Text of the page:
The assembly line was first introduced by Eli Whitney to create muskets for the U.S. Government. Henry Ford later introduced the moving assembly line at the Highland Park Ford Plant to cut manufacturing costs and deliver a cheaper product.
History of the Assembly Line
Until the 1800s, a single craftsman or team of craftsmen would create each part of a product individually, and assemble them together into a single item, making changes in the parts so that they would fit together - the so-called English System of manufacture.
This linear assembly process, or assembly line, allowed relatively unskilled laborers to add simple parts to a product. As all the parts were already made (through simple tasks on other assembly lines), they just had to be assembled.
While originally not of the quality found in hand-made units, designs using an assembly line process required much less training of the assemblers, and therefore could be created for a lower cost.
Originally, all the parts would move on a belt or chains, and the workers would stand in a line to assemble the products. Hence, the name "assembly line." Modern assembly lines often have much more complicated interdependencies.
In early industrial times, the assembly line ran smoothly, but as competition increased, the workers had to work faster and longer hours, therefore increasing the rate at which workplace injuries occurred.
Many workers were unhappy with the assembly line, because most never had the satisfaction of seeing the finished product (in sociological terms, they felt alienated from the product of their work), and they were also frustrated with the unsafe, exhausting working conditions. Because workers had to stand in the same place for hours and repeat the same motion hundreds of times per day, they often suffered from what are now called repetitive stress injuries.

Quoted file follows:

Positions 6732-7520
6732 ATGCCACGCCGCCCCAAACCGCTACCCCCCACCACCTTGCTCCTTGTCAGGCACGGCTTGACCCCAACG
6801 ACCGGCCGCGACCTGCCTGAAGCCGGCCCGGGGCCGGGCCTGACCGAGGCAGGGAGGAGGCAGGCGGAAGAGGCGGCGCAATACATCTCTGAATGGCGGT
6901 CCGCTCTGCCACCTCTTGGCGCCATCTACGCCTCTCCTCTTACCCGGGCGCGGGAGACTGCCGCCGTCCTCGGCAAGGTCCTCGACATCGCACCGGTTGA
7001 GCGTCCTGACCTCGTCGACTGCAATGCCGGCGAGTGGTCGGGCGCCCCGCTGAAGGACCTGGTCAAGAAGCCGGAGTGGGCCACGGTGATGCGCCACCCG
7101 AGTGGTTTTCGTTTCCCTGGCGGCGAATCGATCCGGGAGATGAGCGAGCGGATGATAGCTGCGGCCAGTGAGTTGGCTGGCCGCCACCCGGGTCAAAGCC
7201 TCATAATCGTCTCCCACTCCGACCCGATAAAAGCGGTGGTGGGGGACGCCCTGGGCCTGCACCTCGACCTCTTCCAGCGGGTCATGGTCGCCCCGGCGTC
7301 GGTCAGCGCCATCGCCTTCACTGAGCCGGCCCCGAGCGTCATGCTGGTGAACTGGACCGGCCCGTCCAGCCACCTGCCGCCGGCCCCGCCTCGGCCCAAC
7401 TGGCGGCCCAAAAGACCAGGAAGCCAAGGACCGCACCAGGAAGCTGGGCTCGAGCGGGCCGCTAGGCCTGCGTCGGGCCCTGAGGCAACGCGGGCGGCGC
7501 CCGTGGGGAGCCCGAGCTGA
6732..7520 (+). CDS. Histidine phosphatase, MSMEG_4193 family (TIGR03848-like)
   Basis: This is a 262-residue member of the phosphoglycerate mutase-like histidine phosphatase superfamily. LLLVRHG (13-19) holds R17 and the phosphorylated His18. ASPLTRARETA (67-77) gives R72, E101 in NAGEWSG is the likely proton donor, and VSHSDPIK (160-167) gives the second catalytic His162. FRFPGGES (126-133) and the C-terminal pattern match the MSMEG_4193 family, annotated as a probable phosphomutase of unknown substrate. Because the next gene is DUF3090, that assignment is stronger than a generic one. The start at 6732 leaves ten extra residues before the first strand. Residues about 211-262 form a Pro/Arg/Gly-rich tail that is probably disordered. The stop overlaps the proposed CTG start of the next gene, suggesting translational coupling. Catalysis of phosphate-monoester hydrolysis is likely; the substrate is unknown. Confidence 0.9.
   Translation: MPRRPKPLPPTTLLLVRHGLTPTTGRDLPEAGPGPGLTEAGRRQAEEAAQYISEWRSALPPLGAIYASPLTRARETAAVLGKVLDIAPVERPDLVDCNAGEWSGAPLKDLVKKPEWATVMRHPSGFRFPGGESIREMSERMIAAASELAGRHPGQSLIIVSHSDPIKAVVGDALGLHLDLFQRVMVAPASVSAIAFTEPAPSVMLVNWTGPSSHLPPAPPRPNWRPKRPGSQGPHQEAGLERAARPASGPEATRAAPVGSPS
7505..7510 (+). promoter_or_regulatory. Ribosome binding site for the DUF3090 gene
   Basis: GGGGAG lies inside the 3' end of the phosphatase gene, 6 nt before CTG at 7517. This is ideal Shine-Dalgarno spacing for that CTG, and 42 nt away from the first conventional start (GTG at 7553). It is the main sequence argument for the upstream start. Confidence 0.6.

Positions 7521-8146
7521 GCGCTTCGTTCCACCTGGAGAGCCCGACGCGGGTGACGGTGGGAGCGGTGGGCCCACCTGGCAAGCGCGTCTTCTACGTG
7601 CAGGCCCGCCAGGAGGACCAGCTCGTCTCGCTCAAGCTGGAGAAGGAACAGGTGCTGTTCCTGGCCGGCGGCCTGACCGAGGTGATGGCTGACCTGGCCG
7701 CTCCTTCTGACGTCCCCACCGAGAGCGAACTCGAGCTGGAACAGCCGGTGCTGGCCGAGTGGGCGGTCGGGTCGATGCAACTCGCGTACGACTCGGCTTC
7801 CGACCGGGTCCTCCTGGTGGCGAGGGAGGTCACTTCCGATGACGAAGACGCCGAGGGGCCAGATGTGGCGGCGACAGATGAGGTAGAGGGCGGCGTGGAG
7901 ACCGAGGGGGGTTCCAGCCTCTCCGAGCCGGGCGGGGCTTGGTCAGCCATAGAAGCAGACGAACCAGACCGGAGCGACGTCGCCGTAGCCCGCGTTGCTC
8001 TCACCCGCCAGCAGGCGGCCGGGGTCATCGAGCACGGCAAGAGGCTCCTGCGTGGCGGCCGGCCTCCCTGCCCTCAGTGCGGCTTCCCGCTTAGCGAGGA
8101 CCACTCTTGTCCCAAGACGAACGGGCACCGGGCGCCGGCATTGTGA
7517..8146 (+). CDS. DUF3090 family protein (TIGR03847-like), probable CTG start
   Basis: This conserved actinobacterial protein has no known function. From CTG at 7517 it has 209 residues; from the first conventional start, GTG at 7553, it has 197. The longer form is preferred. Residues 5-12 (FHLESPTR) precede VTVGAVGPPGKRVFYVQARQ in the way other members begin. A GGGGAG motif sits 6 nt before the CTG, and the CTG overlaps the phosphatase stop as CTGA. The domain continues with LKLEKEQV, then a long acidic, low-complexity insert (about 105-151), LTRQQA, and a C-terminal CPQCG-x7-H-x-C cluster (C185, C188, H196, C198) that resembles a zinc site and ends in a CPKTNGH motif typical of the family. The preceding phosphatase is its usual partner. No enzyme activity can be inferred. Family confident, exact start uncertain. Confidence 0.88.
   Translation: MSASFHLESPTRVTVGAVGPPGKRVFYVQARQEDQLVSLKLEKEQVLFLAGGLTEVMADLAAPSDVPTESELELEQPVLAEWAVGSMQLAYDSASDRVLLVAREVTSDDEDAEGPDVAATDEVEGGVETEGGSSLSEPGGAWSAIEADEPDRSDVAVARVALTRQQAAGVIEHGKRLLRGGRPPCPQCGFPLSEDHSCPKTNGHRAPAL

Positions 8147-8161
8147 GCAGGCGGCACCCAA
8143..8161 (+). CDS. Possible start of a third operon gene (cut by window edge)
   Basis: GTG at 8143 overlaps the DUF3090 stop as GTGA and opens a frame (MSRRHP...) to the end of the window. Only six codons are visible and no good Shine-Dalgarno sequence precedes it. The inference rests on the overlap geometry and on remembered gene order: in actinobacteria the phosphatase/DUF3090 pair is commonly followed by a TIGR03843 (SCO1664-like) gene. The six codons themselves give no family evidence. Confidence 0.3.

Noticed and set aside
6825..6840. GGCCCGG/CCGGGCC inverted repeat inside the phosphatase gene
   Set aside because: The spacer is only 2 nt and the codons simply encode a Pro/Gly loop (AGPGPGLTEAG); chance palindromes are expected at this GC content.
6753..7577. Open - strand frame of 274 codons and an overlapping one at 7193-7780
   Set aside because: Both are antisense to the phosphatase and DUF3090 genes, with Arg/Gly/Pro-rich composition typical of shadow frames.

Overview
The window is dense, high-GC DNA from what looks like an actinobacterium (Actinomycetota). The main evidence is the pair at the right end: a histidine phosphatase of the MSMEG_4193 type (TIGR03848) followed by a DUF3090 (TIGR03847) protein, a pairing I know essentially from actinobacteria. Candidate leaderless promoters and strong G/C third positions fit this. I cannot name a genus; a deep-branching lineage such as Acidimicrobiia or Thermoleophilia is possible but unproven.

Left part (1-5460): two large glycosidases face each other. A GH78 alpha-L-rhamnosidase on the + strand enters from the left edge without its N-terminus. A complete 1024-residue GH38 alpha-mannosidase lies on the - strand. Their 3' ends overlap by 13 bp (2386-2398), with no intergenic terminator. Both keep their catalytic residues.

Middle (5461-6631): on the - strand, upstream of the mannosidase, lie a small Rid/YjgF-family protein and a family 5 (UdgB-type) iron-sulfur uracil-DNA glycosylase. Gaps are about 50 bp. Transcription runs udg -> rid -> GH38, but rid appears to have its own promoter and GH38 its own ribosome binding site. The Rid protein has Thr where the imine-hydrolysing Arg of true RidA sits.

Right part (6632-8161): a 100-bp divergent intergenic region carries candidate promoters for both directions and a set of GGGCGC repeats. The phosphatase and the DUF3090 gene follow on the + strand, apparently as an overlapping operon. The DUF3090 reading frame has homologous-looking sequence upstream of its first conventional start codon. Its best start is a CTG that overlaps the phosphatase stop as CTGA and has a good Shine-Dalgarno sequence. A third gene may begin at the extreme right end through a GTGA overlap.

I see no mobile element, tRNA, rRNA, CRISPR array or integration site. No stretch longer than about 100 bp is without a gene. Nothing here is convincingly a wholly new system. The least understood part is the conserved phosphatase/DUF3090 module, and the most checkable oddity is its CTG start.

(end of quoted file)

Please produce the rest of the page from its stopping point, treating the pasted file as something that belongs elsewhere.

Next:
History of the Moving Assembly Line
Henry Ford installed the World's first moving assembly line on December 1, 1913, as one of several innovations intended to cut costs and permitting mass production. The idea was an adaptation of the system used in the meat processing factories of Chicago, and the conveyor belts used in grain mills. By bringing the parts to the workers considerable time was saved. Ford's production methods were based on two main ideas, which were the aseembly line and the uniformity of a product.
Although Whitney was first to use the assembly line in the industrial age, the idea of interchangeable parts and the assembly line was not new, though it was little used.
The idea was first developed in Venice several hundred years earlier, where ships were produced using pre-manufactured parts, assembly lines, and mass production; the Venice Arsenal apparently produced nearly one ship every day, in what was effectively the world's first factory.